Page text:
Talkin' trash to the garbage around me.

25 March, 2006

Impeachment: the accountability that dare not speak its name

First the good news: the word "impeachment" is featured on Saturday's (March 25, 2006) front-page of the WaPo - "Near Paul Revere Country, Anti-Bush Cries Get Louder:"
Window cleaner Ira Clemons put down his squeegee in the lobby of a city mall and stroked his goatee as he considered the question: Would you support your congressman's call to impeach Bush? His smile grew until it looked like a three-quarters moon.

"Why not? The man's been lying from Jump Street on the war in Iraq," Clemons said. "Bush says there were weapons of mass destruction, but there wasn't. Says we had enough soldiers, but we didn't. Says it's not a civil war -- but it is." He added: "I was really upset about 9/11 -- so don't lie to me."

>snip<

A Zogby International poll showed that 51 percent of respondents agreed that Bush should be impeached if he lied about Iraq, a far greater percentage than believed President Bill Clinton should be impeached during the Monica S. Lewinsky scandal.
However, only 33 Congresscritters in the House have so far signed on for any sort of investigation that may lead to impeachment. Many Dems seem squeamish about the prospect:
"Impeachment is an outlet for anger and frustration, which I share, but politics ain't therapy," said Rep. Barney Frank, a Massachusetts liberal who declined to sign the Conyers resolution. "Bush would much rather debate impeachment than the disastrous war in Iraq."
I disagree with Rep. Frank. President Bush isn't going to debate anything with anyone. We know the president's plan: Stay. The. Ever-so. Disastrous. Course. And then attempt to smear the opposition with the taint of your own incompetence. The more dangerously aloof and uninformed the president is reavealed to be, however, the less effective arguments of undermining his credibility and leadership seem. There's no appealing to modesty when the emperor has no clothes. People won't buy it anymore - especially if the Dems show some signs of trying to hold people accountable for their lethal incompetence.

Now, will he be impeached? I honestly don't know. But if Dems don't start acting like they take seriously the abbrogations of Constitutional power perpetrated by Bushco - that is, start acting like they have spines - why should I believe that they'll be any more effective in standing up to the massive assault on the New Deal that has been the last six years?

And more importantly, more leadership needs to be shown, in this respect. Feingold's made an admirable start of it, and a few Senators have had his back. Precious little is coming from the House (John Conyers and Louise Slaughter being notable exceptions - Majority Leader Pelosi is a disappointment in this regard...). But really, all anyone has to say is "Talk of censure or impeachment may be a little premature, but there are constitutional questions to be investigated about the president's conduct in office, and he should be held appropriately accountable for any violations of his oath to defend the Constitution of the United States." Make the GOP refuse to investigate him! Make them embrace the President's astonishingly inept performance in governing and brazenly unconstitutional power grabs!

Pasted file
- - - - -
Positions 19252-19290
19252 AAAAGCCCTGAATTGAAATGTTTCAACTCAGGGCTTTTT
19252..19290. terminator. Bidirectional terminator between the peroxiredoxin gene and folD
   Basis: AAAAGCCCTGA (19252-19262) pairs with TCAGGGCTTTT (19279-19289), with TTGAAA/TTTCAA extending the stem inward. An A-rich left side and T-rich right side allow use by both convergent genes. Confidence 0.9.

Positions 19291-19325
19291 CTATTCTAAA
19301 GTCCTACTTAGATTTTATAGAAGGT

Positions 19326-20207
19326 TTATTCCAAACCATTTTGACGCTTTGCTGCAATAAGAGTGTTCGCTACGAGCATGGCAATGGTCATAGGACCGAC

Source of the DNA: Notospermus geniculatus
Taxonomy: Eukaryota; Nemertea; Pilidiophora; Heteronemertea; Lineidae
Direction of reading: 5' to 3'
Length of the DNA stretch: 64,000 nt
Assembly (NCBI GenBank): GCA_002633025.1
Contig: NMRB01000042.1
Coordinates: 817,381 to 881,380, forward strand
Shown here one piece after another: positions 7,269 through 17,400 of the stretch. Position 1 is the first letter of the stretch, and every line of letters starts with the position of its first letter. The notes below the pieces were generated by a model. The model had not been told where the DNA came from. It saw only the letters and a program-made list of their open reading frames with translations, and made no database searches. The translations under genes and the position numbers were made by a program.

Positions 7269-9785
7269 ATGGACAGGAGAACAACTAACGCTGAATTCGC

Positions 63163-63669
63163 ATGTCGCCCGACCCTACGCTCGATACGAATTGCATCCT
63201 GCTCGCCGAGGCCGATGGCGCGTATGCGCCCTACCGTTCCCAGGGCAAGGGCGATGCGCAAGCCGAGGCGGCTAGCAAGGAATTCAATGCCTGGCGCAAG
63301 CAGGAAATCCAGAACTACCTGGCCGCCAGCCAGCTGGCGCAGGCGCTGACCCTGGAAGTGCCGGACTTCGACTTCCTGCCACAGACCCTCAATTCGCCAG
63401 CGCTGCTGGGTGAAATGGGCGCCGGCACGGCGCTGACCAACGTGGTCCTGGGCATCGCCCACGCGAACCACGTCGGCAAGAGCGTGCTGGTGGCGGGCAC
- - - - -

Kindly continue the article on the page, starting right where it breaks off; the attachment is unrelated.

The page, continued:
Meanwhile, all is not well in Norman Rockwell country:
Here in Massachusetts and Vermont, though, in the back roads and on the streets of Holyoke and Springfield, the discontent with Bush is palpable. These are states that, per capita, have sent disproportionate numbers of soldiers to Iraq. Many in these middle- and working-class towns are not pleased that so many friends and cousins are coming back wounded or dead.

"He picks and chooses his information and can't admit it's erroneous, and he annoys me," said Colleen Kucinski, walking Aleks, 5, and Gregory, 2, home.

Would she support impeachment? Kucinski wags her head "yes" before the question is finished. "Without a doubt. This is far more serious than Clinton and Monica. This is about life and death. We're fighting a war on his say-so and it was all wrong."
These sentiments aren't just bubbling up in New England...

[updated March 25, 2006 2:20 PM]: Armando weighs in, favoring censure over impeachment and makes some very legitimate points. I suppose my riposte is that criminal acts against the Constitution are criminal acts against the Constitution, and that politics shouldn't play a role in this. He is, of course, right, however, in saying that impeachment is fundamentally a political process. While normally a pragmatist, I guess I'm feeling like going whole-hog with removing the crooks from office.

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